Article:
A Fethard-on-Sea businessman made a remarkable discovery while out kayaking in caves, finding a buoy from Nova Scotia.
Graham Doyle, who runs the Irish experience kayak centre, said the buoy departed Yarmouth, Nova Scotia's coastal waters en route to Wexford several years ago. Graham found the big white balloon bearing Yarmouth fisherman's name David Poole while kayaking the sea caves of Hook Peninsula.
'I knew right enough it wasn't a local fisherman's buoy,' Graham said. 'It could have been three years ago, maybe even seven,' buoy owner David said. Graham had never heard of a Poole resident in the area.
He said: 'I found it while out on tour with a group. They thought I was mad putting it in the back of my kayak. But I knew there was a story behind it. I love that kind of stuff. There is a story behind everything and every person!'
Fisheries and Oceans Canada oceanographer David Brinkman said the buoy could have travelled the Gulf Stream across the Atlantic Ocean in as little as two months.
Doyle was determined to find David Poole. Besides bearing Poole's name, the buoy also had his phone number on it and the name of the boat he sold two years ago so Graham called the number, which was no longer in service. Resolved to get to the heart of the story, he authored a Facebook post with a picture of his find. 'Shout out to David Poole, owner of the Canadian vessel "Lady Delilah,"' the post read. 'We have found your buoy, which has crossed the North Atlantic ocean and found its way into a cave on the Hook Peninsula, Ireland! We are happy to send it back across for you if we can find you.'
The post had shared its way to Poole's Facebook within a few days. Though amazed by the discovery, he didn't want his buoy back. He said so, responding directly to Doyle's post. 'Glad to see that it travelled well, you're more than welcome to keep it,' wrote Poole. 'It was pretty amazing and he would have done a bit of research to find out just where it was from. Pretty interesting that he would devote that much time to finding me but I guess it's like picking up a bottle with a message in it,' Poole added.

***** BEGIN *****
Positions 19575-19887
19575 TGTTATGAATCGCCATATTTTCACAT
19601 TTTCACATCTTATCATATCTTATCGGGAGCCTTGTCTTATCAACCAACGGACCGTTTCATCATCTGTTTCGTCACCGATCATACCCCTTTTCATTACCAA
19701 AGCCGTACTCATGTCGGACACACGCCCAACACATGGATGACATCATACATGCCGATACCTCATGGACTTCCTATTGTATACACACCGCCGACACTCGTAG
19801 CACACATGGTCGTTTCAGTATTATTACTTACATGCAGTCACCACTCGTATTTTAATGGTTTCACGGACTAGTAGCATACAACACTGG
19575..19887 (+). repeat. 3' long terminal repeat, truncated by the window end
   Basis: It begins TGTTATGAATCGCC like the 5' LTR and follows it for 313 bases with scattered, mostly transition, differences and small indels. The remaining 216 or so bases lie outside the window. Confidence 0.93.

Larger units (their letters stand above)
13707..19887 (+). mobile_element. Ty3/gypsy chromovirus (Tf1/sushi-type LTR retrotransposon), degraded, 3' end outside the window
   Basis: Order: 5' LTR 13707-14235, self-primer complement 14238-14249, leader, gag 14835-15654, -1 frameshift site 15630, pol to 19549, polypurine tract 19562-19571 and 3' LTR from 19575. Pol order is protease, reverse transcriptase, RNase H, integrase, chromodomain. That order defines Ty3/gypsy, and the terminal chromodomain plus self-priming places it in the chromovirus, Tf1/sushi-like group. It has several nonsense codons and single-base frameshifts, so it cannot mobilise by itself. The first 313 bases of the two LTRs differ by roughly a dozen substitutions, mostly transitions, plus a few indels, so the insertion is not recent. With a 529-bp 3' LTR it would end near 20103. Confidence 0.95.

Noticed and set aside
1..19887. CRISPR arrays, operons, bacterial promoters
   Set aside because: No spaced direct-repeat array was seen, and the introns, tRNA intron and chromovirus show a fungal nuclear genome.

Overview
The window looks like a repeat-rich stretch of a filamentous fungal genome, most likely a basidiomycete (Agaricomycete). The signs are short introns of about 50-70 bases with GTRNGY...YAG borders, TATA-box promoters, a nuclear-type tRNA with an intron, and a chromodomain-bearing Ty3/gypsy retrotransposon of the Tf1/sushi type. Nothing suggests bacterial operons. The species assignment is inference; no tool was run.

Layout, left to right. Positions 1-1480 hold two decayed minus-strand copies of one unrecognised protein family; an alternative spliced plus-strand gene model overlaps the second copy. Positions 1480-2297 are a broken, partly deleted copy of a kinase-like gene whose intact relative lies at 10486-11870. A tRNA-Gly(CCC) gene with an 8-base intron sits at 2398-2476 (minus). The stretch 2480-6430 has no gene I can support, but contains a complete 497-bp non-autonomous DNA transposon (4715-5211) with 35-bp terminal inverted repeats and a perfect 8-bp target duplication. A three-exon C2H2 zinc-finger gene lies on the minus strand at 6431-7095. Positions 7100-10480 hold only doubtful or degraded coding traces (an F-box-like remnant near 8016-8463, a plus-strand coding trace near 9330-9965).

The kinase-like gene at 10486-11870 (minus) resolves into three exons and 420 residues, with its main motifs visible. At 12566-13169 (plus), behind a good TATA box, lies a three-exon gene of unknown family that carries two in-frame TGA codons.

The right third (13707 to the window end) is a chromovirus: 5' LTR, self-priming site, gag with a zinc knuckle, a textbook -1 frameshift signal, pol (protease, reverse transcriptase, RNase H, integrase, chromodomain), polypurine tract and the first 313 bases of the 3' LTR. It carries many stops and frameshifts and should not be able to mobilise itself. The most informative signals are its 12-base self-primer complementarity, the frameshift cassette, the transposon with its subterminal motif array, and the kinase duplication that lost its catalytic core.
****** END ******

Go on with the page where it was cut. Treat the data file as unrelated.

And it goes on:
'I'm not going to pick up the buoy but I'd love to meet the fella if I'm ever in Ireland. That was very nice of him.'
Brinkman said the buoy would have wandered into the Gulf Stream running through the middle of the Atlantic Ocean. 'It's completely interesting but not unheard of that it would end up in the west coast of Ireland. What could typically drive a floating object into the Gulf Stream region are surface winds taking a floating object more directly from Yarmouth across the ocean shelf and out into the Gulf Stream. Or, less likely is that it floated around the coastline of the Gulf of Maine, potentially past Cape Cod and out down to the Eastern seaboard. But that's not a direct connection to the Gulf Stream.'
The story made headlines in Nova Scotia, drawing positive attention to the Hook Peninsula. Graham said he is more than happy to hang on to the buoy and a fun memory. 'It's the people who found the owner,' Graham said Doyle. 'Social media is a powerful tool. Many a man, woman and child left these shores for Canada during hard times, harder times than we can ever imagine. Nova Scotia benefited from some great Irishmen. The connection between our two countries is strong. Now, Canada is repaying us with buoy!'